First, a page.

The Lady Speaks

Like I Said…

Remember the whole ‘nukes over America’ mess?

Remember me saying there was no way in hell this was an accident because just getting a nuke out of storage took layers of paperwork and dealing with special procedures?

Of course, I also said, at the end of this post, that this wasn’t just a fuck-up, but a chain of them.

Turns out Minot (and perhaps the Air Force, in general) are so fucked up that nuclear missiles are actually stored with conventional ones.

At least, that’s the story now: The airmen who started this whole nightmare simply grabbed the wrong ones. Oopsie!

Well, not simply. According to the WaPo, speaking to unnamed sources, no one followed procedure – not until a sharp-eyed airman at Barksdale happened to notice these weren’t normal missiles and called a supervisor.

From the Washington Post:

Just after 9 a.m. on Aug. 29, a group of U.S. airmen entered a sod-covered bunker on North Dakota’s Minot Air Force Base with orders to collect a set of unarmed cruise missiles bound for a weapons graveyard. They quickly pulled out a dozen cylinders, all of which appeared identical from a cursory glance, and hauled them along Bomber Boulevard to a waiting B-52 bomber.

The airmen attached the gray missiles to the plane’s wings, six on each side. After eyeballing the missiles on the right side, a flight officer signed a manifest that listed a dozen unarmed AGM-129 missiles. The officer did not notice that the six on the left contained nuclear warheads, each with the destructive power of up to 10 Hiroshima bombs.

That detail would escape notice for an astounding 36 hours […]


A simple error in a missile storage room led to missteps at every turn, as ground crews failed to notice the warheads, and as security teams and flight crew members failed to provide adequate oversight and check the cargo thoroughly. An elaborate nuclear safeguard system, nurtured during the Cold War and infused with rigorous accounting and command procedures, was utterly debased, the investigation’s early results show.

The incident came on the heels of multiple warnings — some of which went to the highest levels of the Bush administration, including the National Security Council — of security problems at Air Force installations where nuclear weapons are kept. The risks are not that warheads might be accidentally detonated, but that sloppy procedures could leave room for theft or damage to a warhead, disseminating its toxic nuclear materials. [emphasis mine]

Read the whole article here.

The whole system collapsed, and why? Because the first step was making sure you were grabbing conventional missiles. From the moment those airmen reached for the wrong ones, everyone involved simply assumed they were not nuclear-equipped.

And what happens when we assume, boys and girls?

Okay, you can sort of see how it could happen. I mean, we’ve all grabbed the can of spinach off a shelf, thinking we were grabbing the green beans, so… okay.

Except for one thing, pointed out by sjm12561 in the comments at the WaPo: [sorry, WaPo apparently doesn’t know how to link individual comments… *sigh*]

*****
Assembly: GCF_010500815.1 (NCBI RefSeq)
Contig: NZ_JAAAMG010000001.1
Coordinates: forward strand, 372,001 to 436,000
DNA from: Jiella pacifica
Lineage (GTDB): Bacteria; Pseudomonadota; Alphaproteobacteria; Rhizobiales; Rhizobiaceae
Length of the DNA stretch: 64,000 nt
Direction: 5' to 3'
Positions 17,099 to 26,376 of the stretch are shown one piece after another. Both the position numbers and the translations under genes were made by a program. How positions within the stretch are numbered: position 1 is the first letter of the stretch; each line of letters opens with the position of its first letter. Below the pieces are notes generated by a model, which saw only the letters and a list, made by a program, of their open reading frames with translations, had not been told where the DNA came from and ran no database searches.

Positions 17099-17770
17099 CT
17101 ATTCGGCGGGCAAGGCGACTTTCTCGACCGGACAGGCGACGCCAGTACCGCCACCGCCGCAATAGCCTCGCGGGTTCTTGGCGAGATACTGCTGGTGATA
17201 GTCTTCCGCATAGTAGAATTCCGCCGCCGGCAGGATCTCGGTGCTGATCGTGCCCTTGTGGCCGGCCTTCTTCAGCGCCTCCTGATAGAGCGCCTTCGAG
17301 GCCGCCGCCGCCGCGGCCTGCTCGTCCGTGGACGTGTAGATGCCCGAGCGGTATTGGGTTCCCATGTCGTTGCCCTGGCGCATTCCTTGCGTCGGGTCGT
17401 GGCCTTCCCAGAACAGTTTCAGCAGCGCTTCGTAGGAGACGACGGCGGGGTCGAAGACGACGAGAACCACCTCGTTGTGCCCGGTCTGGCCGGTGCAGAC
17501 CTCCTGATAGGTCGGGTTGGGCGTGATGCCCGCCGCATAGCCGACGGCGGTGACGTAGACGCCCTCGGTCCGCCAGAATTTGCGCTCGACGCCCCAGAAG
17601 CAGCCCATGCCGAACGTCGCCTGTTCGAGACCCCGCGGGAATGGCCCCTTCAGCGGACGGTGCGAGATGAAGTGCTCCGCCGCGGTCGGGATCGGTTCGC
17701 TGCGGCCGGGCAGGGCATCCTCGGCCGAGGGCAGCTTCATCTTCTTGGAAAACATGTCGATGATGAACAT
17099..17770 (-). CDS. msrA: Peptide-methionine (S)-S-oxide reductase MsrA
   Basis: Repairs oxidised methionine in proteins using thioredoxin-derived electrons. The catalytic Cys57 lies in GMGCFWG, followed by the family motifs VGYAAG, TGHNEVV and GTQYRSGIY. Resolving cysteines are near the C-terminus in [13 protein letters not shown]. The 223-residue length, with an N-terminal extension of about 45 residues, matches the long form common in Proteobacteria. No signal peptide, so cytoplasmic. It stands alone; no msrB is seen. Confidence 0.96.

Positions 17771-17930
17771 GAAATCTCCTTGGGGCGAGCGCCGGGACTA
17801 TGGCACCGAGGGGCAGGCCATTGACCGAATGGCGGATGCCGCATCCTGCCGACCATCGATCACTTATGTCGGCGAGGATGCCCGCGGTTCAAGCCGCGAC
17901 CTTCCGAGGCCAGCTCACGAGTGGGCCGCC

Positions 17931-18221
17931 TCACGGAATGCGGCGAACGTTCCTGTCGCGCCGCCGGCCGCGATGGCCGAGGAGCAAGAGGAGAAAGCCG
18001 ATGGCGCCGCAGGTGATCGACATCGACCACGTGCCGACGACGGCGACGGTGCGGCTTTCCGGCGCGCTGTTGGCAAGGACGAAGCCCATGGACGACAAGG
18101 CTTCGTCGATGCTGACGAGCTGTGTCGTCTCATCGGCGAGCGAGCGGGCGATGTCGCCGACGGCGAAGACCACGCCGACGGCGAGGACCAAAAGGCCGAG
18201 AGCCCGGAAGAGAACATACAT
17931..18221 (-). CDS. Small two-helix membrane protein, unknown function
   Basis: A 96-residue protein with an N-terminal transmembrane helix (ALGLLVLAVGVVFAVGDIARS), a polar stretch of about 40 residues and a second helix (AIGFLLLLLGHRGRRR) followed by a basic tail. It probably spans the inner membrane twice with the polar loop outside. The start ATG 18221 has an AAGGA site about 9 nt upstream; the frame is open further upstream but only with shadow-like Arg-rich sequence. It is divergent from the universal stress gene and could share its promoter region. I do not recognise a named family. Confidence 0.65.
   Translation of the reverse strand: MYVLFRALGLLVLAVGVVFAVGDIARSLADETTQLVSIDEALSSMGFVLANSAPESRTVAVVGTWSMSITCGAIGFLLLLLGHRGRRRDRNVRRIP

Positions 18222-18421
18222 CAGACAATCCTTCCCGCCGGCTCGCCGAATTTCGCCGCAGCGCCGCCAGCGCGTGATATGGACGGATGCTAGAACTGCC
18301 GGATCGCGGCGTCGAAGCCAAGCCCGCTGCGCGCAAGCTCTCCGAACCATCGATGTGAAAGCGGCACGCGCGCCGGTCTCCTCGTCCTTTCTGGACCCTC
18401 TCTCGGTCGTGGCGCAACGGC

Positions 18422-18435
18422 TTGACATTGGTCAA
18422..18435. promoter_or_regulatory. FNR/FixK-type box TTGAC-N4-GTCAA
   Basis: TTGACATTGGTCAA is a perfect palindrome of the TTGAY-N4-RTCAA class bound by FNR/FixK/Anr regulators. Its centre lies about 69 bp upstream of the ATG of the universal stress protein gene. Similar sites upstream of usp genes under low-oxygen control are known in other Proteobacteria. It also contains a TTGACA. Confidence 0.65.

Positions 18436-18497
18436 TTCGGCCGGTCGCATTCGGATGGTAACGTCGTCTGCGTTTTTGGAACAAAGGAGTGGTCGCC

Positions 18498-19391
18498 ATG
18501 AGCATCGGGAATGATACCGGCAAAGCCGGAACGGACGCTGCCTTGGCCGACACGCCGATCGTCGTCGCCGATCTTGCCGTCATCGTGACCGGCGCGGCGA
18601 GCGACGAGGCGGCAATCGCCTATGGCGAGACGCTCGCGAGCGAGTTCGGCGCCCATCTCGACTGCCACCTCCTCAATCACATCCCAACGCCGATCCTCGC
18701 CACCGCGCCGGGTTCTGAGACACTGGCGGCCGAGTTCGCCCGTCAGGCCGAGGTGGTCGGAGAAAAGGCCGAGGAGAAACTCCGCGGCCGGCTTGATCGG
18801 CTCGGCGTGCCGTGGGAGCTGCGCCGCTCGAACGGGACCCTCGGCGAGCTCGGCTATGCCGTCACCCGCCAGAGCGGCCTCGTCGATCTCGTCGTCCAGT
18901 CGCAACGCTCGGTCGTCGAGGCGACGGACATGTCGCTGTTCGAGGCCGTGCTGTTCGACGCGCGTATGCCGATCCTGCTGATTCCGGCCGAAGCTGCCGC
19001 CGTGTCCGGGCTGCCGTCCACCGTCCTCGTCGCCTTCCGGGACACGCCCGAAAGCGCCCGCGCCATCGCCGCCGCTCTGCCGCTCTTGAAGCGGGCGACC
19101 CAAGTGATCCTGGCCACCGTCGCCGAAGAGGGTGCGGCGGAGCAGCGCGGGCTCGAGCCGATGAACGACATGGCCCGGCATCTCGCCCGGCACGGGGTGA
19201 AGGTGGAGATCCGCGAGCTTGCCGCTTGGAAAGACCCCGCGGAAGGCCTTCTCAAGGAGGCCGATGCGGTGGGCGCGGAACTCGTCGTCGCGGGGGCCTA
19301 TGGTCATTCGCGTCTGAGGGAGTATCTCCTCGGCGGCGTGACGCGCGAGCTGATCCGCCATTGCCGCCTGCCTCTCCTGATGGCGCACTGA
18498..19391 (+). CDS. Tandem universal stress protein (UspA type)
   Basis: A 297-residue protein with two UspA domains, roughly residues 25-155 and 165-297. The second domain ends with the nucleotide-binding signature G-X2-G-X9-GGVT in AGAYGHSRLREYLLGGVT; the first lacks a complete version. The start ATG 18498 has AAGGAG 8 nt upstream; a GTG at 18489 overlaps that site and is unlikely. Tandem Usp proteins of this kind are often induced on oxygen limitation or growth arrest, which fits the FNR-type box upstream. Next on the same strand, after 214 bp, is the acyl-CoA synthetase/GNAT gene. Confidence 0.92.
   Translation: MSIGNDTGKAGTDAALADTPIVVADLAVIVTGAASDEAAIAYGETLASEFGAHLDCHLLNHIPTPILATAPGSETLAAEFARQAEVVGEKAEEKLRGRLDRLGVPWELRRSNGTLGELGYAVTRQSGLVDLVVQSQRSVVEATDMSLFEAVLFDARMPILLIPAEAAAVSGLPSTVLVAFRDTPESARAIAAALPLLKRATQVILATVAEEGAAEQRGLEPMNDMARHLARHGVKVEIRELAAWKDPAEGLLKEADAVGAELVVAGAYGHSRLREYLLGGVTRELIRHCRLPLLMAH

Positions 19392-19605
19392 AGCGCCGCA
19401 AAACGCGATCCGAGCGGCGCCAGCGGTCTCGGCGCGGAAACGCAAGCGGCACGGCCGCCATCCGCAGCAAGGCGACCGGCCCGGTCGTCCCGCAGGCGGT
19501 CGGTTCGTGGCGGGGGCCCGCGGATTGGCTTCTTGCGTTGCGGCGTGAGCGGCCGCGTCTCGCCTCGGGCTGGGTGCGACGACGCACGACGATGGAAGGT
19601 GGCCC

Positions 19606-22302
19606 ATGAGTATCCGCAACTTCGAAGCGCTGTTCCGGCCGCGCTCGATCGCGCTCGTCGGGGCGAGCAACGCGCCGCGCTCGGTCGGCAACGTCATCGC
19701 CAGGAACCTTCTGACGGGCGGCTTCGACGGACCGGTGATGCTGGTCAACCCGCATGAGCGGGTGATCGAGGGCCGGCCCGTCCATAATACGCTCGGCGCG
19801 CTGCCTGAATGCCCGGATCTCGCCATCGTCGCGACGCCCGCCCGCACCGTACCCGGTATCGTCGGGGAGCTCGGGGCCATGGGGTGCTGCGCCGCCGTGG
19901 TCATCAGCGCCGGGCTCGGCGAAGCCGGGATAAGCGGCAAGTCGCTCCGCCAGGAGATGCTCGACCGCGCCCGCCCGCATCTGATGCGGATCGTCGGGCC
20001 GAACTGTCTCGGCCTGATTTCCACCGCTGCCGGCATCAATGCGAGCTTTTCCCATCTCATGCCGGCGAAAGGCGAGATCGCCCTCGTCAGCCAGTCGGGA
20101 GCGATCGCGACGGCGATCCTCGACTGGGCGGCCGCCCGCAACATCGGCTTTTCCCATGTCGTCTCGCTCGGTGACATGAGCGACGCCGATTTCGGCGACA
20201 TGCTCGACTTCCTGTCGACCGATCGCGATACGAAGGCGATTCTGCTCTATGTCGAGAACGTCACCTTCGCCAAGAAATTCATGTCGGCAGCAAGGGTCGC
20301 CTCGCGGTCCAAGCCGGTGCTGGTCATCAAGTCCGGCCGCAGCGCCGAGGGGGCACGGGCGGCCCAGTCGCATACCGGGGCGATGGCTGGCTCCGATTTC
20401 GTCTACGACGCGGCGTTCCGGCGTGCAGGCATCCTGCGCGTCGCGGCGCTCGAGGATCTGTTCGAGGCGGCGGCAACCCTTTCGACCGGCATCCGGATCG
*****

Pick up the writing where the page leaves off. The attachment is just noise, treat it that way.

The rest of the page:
Let’s say Minot does store conventional and nuclear munitions together which I don’t believe as the career fields supporting the two are different and the security requirements are completely mismatched.

Anyway, if the two are stored together whenever you access an igloo you would follow the procedures you have for nuclear weapons, not conventional. Two man rule would always be in effect until that igloo was closed and it had been clearly shown all nuclear weapons accounted for. [my emphasis]

A special security detail would have been set up; the fire department would have been on scene, the wing leadership would have been briefed that conventional weapons were being removed for shipment and told how the nuclear weapons would be protected.

The answer given to the Post stinks.


September 23, 2007 - Posted by | America, Government, Homeland Security, Military, National Security, Nuclear Weapons, US Military, WMDs


  1. I think the comment left by sjm12561 is partially correct. Very rarely is a mishap solely caused by the screwups of a few people at the scene of the accident. We talk about assuming conv. vs. nuclear weapons, and this might have been the proximate cause of the failure, but the ultimate cause is obscured to us. Likely it is obscured to the people involved as well.

    Maybe handling requirements were relaxed for weapons only in storage (exceedingly doubtful, but possible as an informal policy). Maybe the command simply signaled to the officers and men that following the procedure wasn’t the highest proiority (over, say, getting the job done and moving things around). This is possible, because all it takes to signal that is a lack of drills and inspections and a higher pressure to do more with less time.

    Although this means that one or two airmen aren’t to blame, it doesn’t mean that the post’s summary is garbage. when thing like moving weapons becomes routinized, it is very hard to keep people on their toes about following all the (now seemingly stupid) rules.

    Comment by Adam Hyland | September 25, 2007 | Reply

  2. I quite agree. While those first few airmen in the chain are (undeservedly) getting the bulk of the blame, I would guess everyone involved had a “same-old, same-old” attitude, right up to the base commander.

    Attitude, like the proverbial smelly stuff, rolls downhill. If procedures are enforced and short-cuts disallowed, mistakes are lessened or eliminated. Add lax enforcement to cuts in force levels, differing priorities by senior commanders, etc… it’s easy to see how it can happen.

    Comment by PA_Lady | September 25, 2007 | Reply

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